In general, the spring is a great time to visit most of Europe. This includes London, particularly if you were planning on stopping at places like Kew Gardens to see the flowers in full bloom. Although warmer and drier weather is far more likely in the summer, you’re going to pay for it with higher prices and larger crowds in popular spots. I hate cold weather so I’d probably never come to England in the depths of winter. But I definitely think that it’s worth dealing with a few overcast days to have relatively quiet travel conditions. Of course, your own thoughts may vary on that score.

4) What are my transportation options for getting to/from London from the nearby airports?

Where it is possible to use either the Tube or the Express Trains, those are your best options. If you’re not in a hurry or money is tight, taking the busalso perfectly fine. However, taxis aren’t recommended because they’re both expensive and time consuming.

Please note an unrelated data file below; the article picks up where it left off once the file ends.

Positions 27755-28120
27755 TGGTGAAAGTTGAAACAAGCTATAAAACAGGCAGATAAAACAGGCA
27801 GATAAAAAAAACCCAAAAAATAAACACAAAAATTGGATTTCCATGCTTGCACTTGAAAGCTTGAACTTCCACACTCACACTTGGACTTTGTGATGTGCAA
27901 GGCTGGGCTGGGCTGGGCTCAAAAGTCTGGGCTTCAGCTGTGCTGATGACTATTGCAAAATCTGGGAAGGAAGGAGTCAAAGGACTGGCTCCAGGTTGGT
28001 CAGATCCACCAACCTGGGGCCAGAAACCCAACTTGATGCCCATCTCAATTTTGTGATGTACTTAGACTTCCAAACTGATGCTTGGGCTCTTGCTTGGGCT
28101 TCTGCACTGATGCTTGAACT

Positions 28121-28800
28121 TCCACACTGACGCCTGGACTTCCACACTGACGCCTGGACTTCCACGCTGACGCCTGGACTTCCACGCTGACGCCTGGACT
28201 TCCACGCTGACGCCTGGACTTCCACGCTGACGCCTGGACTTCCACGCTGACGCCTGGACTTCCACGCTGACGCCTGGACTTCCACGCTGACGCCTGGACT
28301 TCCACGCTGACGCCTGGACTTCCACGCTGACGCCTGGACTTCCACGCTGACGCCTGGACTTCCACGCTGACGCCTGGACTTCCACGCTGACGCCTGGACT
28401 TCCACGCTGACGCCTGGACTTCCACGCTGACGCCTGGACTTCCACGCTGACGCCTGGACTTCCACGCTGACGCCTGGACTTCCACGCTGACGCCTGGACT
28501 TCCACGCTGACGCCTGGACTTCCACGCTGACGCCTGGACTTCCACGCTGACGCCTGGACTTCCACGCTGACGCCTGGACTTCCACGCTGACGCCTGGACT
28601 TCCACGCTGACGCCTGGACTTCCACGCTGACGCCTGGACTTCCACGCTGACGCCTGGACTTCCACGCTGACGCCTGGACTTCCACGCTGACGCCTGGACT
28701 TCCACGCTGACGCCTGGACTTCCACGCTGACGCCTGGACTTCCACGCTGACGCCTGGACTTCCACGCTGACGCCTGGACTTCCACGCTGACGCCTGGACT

5) What if I don’t particularly like fish and chips, can I still find decent thing to eat?

Yes! Although I personally wouldn’t skip that particular dish, English food has apparently changed a lot in recent years and become more than just your typical pub grub. There are plenty of different cuisine styles available in London and some of them are even at reasonable prices. However, if you’re pressed for cash, try the French chain Pret-a-manager. It’s basically like the European version of Panera Bread. I also got hooked on their pickle sandwiches (about £3).

6) Can you suggest some good daytrips from London?

Oxford, Bath, Cambridge and Brighton seem to be the one most commonly mentioned. I personally enjoyed Bath a great deal. It’s a beautiful spa town that dates back to Roman times but was particularly popular during the 1800s. It also makes a good base for visiting nearby places such as Glastonbury, Wells, and Stonehenge. Brighton is another popular day trip from London. It was a favorite beach destination for the Crown Prince in the early part of the 19th century but really gained steam four decades later when the rail lines came into town. Now it’s a bit faded but is nonetheless known for its antiques and its bohemian vibe.